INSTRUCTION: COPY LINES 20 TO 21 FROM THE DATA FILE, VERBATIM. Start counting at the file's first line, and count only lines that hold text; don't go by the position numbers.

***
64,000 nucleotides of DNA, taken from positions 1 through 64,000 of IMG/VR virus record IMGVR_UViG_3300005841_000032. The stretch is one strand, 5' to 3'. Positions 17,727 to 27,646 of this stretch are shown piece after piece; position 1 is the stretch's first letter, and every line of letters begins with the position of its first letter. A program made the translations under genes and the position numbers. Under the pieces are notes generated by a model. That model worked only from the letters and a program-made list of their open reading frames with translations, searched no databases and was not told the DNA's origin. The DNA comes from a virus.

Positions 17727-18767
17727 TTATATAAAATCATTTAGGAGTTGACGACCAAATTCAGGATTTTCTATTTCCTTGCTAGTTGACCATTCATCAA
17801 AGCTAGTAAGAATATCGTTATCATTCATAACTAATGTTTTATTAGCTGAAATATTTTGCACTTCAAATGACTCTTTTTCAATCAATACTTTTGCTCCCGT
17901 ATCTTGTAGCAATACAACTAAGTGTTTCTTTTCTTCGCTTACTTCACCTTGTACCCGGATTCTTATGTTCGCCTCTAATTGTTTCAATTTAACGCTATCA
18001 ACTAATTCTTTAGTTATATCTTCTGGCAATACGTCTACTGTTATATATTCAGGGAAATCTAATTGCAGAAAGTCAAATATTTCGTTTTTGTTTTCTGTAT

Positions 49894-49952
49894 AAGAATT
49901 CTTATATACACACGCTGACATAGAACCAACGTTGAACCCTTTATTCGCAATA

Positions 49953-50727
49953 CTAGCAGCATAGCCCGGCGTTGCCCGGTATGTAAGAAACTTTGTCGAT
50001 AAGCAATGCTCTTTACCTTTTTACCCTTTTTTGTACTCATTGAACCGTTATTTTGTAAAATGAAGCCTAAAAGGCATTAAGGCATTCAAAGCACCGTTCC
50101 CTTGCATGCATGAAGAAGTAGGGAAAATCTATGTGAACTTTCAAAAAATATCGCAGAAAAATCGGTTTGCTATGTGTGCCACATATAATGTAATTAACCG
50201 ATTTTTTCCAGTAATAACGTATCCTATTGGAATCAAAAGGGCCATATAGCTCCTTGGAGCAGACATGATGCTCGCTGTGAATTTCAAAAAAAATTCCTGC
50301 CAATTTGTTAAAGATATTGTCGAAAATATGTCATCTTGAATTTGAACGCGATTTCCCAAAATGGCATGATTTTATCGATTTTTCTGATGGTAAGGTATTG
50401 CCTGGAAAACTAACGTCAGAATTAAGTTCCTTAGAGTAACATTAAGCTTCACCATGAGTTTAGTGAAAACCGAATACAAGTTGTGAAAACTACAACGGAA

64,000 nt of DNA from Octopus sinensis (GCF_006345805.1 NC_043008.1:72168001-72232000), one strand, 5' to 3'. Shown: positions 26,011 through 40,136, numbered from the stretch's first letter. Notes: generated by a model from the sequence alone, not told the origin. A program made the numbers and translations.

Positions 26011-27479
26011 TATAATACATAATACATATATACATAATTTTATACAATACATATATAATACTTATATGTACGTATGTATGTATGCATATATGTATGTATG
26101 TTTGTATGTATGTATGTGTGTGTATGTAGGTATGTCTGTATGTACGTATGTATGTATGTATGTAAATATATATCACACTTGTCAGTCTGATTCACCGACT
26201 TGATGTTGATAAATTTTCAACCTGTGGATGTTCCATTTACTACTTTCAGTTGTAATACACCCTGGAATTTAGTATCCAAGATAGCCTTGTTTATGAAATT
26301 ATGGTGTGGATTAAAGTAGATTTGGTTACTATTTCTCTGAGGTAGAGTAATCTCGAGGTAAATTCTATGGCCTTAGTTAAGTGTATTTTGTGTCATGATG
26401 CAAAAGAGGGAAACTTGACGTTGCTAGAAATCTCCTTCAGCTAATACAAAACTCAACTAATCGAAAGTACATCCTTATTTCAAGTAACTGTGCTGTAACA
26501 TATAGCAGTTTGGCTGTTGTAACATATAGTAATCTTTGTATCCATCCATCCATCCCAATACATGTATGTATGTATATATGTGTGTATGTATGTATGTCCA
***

26101 TTTGTATGTATGTATGTGTGTGTATGTAGGTATGTCTGTATGTACGTATGTATGTATGTATGTAAATATATATCACACTTGTCAGTCTGATTCACCGACT
26201 TGATGTTGATAAATTTTCAACCTGTGGATGTTCCATTTACTACTTTCAGTTGTAATACACCCTGGAATTTAGTATCCAAGATAGCCTTGTTTATGAAATT